That’s why one of the best ways to spice up your sex life is to prepare a sensuous meal together sans offspring (thank heavens for doting grandparents with spare rooms!). A little fourhanded cooking- preferably while sharing some suggestive banter- can create chemistry that allows your playful, non-parenting side s to emerge, enhancing intimacy and setting the stage for the seductive feast to follow.
Just as the frenzied pace of modern living can often foster a sense of separation, cooking together as a couple can promote a sense of union. “Eventually you get a feel for your partner’s rhythms and adjust yours accordingly,” says food TV personality Jacqui Malouf, author of Booty Food (Bloomsbury). “Before you know it you’re passing the coriander, peeling the potatoes and stirring the risotto at precisely the right moments.”
With time, you can learn what each of you does best: Who has a flair for combining spices in just the right proportions? Who can chop carrots into perfect little matchsticks without taking all night? Since nothing kills the mood more than arguing over who misplaced the baker’s chocolate or the pasta platter, buy your ingredients earlier in the day and have all the necessary utensils out and at the ready. (Safety note: while two in a tiny kitchen can be steamily cozy, do be careful with hot pots and sharp knives.)
Four hands can also be better than two, so why not make the most of it? Malouf suggests approaching your combined efforts with a sense of adventure: “Use more than three ingredients in a salad dressing! Be daring with your desserts! Try concocting something with squab or squid or quince or quail- the sky’s the limit.”
One advantage of using exotic ingredients (or at least foods not normally found on your weekly shopping list) is that they can help you and your partner break through the limits of everyday experience by reawakening long-dormant senses. Go ahead- run your fingertips over the rough rind of a pomegranate before feeling the smooth, full seeds within. Inhale the sweet, perfumed scent of a dead-ripe apricot, and appreciate its downy skin. Admire the cool green beauty of a cut avocado, and share a spoonful with your sweetie.
Avocado, in fact, is one of the foods known for inflaming passion based on its suggestive shape, along with artichoke and asparagus- and that’s just the AS! (Chocoholics rejoice: Chocolate, full of the same feel-good chemical released by the brain when one falls in love, also makes the ecstasy encouraging grade, even when obtained in standard shapes.) “coincidentally, many foods long considered aphrodisiacs are low in fat (avocado and chocolate are delectably healthy exceptions) and are high in vitamins and minerals,” write Martha Hopkins and Randall Lockridge in Intercourses: An Aphrodisiac Cookbook (Terrace Publishing). “A diet heavy in these foods, then, yields a healthy blood healthy body with the energy, blood flow and nutrients needed for a peak sexual experience.” (The way these foods feed the imagination- the ultimate smorgasbord of pleasure- is a bountiful bonus.) Other foods, such as honey, have been treasured for supplying the energy needed to fan love’s flames far into the night; no wonder the sweet, sticky stuff shows up in a number of naughty-night concoctions.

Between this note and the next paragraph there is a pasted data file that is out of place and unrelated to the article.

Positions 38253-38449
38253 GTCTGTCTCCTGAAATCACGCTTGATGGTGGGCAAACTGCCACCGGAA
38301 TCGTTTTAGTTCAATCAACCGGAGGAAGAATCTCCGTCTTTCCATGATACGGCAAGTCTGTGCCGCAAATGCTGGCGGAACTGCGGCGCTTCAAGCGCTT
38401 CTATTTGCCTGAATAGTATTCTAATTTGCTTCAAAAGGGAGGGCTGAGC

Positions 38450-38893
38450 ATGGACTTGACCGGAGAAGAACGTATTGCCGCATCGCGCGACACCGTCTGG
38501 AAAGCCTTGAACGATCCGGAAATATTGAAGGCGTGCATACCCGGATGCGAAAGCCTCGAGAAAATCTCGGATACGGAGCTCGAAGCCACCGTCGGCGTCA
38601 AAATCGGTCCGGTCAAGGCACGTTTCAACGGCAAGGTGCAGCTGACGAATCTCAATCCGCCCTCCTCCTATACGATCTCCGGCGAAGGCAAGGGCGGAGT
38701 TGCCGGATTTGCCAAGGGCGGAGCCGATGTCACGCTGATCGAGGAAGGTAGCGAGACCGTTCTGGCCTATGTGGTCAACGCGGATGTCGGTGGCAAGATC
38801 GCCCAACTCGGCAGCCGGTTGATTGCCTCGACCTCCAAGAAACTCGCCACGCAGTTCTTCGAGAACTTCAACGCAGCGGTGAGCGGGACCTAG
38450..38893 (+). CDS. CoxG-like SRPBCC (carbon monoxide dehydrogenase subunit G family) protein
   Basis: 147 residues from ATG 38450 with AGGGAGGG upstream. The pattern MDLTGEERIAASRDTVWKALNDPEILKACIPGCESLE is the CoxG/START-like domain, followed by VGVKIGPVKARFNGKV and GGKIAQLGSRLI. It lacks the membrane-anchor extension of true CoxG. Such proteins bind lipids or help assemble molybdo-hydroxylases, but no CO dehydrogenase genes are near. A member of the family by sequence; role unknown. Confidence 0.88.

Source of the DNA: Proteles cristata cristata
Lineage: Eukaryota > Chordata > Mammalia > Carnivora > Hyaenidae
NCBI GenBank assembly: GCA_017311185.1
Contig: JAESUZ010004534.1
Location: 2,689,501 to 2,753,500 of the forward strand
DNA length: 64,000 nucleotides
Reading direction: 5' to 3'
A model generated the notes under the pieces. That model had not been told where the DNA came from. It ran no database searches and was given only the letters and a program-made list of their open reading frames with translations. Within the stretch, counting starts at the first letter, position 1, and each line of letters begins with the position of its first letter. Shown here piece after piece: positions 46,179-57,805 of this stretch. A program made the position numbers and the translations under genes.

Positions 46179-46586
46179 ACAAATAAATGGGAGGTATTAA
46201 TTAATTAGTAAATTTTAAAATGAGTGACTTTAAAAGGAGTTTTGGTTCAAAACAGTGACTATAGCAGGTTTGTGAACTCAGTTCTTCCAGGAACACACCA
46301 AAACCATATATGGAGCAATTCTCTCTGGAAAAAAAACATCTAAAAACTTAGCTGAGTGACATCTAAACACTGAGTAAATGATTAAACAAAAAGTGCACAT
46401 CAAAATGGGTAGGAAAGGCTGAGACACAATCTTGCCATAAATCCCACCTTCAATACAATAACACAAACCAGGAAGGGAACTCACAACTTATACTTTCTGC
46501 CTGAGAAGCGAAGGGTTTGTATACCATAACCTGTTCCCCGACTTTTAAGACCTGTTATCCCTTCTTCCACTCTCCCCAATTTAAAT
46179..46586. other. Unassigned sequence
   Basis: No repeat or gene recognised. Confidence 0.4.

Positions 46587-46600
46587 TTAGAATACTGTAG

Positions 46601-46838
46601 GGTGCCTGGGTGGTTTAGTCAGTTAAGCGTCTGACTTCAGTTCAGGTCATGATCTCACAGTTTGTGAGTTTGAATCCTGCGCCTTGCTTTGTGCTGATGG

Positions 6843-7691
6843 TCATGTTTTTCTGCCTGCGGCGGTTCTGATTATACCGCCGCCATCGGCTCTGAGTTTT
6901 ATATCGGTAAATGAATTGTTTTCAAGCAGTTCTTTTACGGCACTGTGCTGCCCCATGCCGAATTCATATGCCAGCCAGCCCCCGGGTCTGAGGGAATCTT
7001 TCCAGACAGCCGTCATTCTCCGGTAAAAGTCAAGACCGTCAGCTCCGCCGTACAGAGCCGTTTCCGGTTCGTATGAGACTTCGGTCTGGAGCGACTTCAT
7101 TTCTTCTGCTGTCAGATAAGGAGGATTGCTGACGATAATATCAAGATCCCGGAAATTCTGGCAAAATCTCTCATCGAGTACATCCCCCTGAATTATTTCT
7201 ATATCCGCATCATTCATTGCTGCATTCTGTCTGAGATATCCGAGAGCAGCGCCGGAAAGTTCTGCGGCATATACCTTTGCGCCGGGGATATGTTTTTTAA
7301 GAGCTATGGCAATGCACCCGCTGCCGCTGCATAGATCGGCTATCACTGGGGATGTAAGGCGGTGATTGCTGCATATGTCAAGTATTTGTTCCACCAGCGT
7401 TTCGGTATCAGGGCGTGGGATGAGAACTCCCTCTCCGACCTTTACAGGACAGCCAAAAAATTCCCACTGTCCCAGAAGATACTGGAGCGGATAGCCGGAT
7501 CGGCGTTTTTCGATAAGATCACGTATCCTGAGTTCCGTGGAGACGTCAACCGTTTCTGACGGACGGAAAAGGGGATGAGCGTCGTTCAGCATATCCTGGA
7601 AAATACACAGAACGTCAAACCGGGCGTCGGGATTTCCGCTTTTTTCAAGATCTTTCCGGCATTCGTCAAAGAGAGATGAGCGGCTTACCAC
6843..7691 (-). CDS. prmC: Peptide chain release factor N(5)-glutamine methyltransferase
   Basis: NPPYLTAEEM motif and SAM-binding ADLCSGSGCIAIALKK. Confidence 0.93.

Just as Venus, the Roman goddess of love, emerged fully formed from the sea, so do the foods that best encourage those under her spell. In addition to being chockfull of healthy protein, “seafood is elegant, clean and light enough to keep your sleek loving machine fully fueled but never weighed down,” says Jacqui Malouf. Oysters are famous- or infamous- for their amorous effects (Cassanova was fond of them) but aren’t for everyone; other romantic dining favorites include shrimp or scallops.
Time to Eat
Once you’ve worked your kitchen magic together, it’s time to move the action into the dining room. Again, a little preparation can keep the evening at a slow, sensuous boil. Use the best china you have, along with matching silverware, cloth napkins and nice glasses (sippy cups don’t count). The warm glow of candlelight can both set off your tantalizing table and set your hearts aflame, along with a rose or two in the most decorative vase you own. Music (from Mozart to Motown, depending on your taste) is another surefire mojo mover. But please guys- catch up with CNN or ESPN some other time.